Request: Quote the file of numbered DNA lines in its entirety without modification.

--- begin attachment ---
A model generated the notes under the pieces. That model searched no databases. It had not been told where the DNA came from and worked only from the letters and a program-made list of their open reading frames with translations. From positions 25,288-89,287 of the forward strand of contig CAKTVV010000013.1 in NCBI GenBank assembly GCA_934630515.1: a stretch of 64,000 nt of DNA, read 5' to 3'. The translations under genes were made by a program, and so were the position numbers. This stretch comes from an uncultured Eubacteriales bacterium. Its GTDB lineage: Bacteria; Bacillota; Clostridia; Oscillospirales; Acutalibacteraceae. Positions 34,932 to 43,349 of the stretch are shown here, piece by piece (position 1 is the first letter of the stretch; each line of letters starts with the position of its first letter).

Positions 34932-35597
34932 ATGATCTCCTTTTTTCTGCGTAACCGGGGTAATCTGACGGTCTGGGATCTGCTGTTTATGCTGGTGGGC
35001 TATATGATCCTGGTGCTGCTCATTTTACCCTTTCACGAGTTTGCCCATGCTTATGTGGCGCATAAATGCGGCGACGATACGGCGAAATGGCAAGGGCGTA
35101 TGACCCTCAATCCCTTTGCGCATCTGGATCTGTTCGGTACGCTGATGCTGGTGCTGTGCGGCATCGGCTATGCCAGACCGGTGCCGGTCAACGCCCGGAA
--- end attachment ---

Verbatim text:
A model generated the notes under the pieces. That model searched no databases. It had not been told where the DNA came from and worked only from the letters and a program-made list of their open reading frames with translations. From positions 25,288-89,287 of the forward strand of contig CAKTVV010000013.1 in NCBI GenBank assembly GCA_934630515.1: a stretch of 64,000 nt of DNA, read 5' to 3'. The translations under genes were made by a program, and so were the position numbers. This stretch comes from an uncultured Eubacteriales bacterium. Its GTDB lineage: Bacteria; Bacillota; Clostridia; Oscillospirales; Acutalibacteraceae. Positions 34,932 to 43,349 of the stretch are shown here, piece by piece (position 1 is the first letter of the stretch; each line of letters starts with the position of its first letter).

Positions 34932-35597
34932 ATGATCTCCTTTTTTCTGCGTAACCGGGGTAATCTGACGGTCTGGGATCTGCTGTTTATGCTGGTGGGC
35001 TATATGATCCTGGTGCTGCTCATTTTACCCTTTCACGAGTTTGCCCATGCTTATGTGGCGCATAAATGCGGCGACGATACGGCGAAATGGCAAGGGCGTA
35101 TGACCCTCAATCCCTTTGCGCATCTGGATCTGTTCGGTACGCTGATGCTGGTGCTGTGCGGCATCGGCTATGCCAGACCGGTGCCGGTCAACGCCCGGAA